- If you're going to add elements at the back, and remove them from the front, look for a queue. These can be implemented with ring buffers or slabs of memory containing multiple elements at a time. There's a couple in the standard library.

- If you need to keep elements in order and search for them, you might actually want a B-tree, which again uses slabs of memory. There's a nice BTreeMap in the standard library.

Basically, by the time you've analyzed your problem, there's a 95% chance that a doubly-linked list was just the wrong data structure. Cache locality just has too big an effect on performance.

But if you really need a linked list, go to https://crates.io/ and search for "linked list" or "doubly linked list." Flip through the first page or two, and look for something with lots of downloads and nice docs. Check if it supports the APIs you want for your use case.

Also take a look at petgraph, which is an awesome Rust graph library: https://crates.io/crates/petgraph This has a zillion downloads (by Rust data structure standards), plenty of reference docs, and good support. It knows about cache locality. And a linked list is really just a special case of a graph.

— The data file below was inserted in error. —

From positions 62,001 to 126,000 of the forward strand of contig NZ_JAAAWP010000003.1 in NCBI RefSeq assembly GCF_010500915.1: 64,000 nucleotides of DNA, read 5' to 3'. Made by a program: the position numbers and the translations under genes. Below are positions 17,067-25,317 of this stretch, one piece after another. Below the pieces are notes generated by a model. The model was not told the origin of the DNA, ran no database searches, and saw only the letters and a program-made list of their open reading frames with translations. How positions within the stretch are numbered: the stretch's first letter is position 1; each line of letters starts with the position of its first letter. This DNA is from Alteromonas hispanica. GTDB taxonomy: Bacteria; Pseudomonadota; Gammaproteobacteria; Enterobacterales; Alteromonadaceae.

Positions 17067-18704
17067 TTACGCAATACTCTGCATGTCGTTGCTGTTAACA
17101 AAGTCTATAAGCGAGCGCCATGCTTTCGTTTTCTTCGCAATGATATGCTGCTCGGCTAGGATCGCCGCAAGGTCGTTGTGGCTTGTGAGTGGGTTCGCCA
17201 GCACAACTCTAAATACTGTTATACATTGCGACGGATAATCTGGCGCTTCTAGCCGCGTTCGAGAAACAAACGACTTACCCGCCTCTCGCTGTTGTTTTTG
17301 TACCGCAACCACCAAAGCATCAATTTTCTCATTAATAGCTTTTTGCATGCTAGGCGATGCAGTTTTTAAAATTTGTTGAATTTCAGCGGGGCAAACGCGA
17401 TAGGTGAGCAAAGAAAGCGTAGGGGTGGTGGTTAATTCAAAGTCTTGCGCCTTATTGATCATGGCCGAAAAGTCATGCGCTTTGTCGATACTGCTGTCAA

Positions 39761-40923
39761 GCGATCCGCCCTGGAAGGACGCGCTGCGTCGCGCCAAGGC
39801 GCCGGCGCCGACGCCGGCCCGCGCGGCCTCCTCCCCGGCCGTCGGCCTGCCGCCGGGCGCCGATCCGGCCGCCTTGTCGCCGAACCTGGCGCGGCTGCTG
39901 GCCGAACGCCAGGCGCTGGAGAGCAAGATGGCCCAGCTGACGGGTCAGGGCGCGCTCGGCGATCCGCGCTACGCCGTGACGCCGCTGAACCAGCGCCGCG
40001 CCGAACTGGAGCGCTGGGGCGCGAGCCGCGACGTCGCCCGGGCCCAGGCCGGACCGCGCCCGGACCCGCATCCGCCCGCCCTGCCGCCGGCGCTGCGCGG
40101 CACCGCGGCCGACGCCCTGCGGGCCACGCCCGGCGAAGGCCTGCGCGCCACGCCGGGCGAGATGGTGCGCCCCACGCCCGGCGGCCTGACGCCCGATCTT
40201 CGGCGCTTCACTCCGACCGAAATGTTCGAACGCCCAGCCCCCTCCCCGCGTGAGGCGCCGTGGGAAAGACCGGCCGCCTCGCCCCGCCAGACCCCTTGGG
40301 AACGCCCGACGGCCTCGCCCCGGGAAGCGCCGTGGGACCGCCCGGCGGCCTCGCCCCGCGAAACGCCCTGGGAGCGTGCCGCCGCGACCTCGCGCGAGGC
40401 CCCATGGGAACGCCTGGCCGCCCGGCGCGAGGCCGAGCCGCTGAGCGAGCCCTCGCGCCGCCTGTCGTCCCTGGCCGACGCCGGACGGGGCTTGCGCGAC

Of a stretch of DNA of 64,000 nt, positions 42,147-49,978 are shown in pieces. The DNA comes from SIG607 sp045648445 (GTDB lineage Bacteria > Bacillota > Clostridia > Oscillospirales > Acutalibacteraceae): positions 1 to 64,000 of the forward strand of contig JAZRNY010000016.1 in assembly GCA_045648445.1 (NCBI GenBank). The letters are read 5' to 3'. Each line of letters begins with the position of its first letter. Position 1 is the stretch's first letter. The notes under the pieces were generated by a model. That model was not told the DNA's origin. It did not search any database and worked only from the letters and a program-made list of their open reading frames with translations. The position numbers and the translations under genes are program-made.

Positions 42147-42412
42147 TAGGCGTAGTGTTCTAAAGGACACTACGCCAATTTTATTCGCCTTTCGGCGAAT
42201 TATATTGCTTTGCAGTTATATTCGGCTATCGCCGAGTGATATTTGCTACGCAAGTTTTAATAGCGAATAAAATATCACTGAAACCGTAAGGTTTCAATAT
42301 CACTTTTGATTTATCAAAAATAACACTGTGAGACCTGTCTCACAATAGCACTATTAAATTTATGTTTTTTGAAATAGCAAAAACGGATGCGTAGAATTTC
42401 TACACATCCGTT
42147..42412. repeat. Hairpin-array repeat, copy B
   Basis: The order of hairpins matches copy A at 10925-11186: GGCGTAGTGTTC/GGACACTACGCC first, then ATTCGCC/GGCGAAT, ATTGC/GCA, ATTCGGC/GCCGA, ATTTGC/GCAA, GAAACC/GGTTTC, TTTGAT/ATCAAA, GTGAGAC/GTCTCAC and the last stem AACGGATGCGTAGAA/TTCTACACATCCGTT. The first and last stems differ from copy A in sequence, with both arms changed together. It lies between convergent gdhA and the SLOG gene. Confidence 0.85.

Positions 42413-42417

But basically, you shouldn't be using doubly-linked lists unless you know exactly why you need one. They're a nice teaching exercise (except in Rust or functional languages) but they're actually pretty specialized.

>So the first question: Why are you using a doubly-linked list? :-)

Honestly there is only one legitimate usecase for a linked list that can only be solved suboptimally with a continguous array. Removing elements in the middle of a list assuming you already know the pointer to the linked list node.

In a linked list you can just overwrite the previous node to link to the next node.

However what I do is I just swap the element with the last one in a vector and delete the last element. This doesn't preserve the order of the list but for me this has never been a significant issue.

”there is only one legitimate usecase for a linked list that can only be solved suboptimally with a continguous array. Removing elements in the middle of a list assuming you already know the pointer to the linked list node.”

You will be surprised to see how large a memmove you can do on modern hardware in the time it would chase those pointers.

For an extreme example (moving array data gets slower if your elements grow larger), see https://youthdev.net/en/performance-of-array-vs-linked-list-...

The usecase imtringued was talking about:

> assuming you already know the pointer to the linked list node

For example a LinkedHashMap where a hash provides the primary means of looking up elements and the nodes contain an intrusive linked list. Removing an element from that list doesn't involve chasing pointers from the start of it.

The linked benchmark is for a different scenario.

Not sure why you'd need to use something from crates.io; there's a doubly-linked list in the standard library[1]. That being said, the standard library documentation itself strongly suggests that you use a VecDeque in most cases[2].

[1]: https://doc.rust-lang.org/std/collections/struct.LinkedList.... [2]: https://doc.rust-lang.org/std/collections/index.html#use-a-l...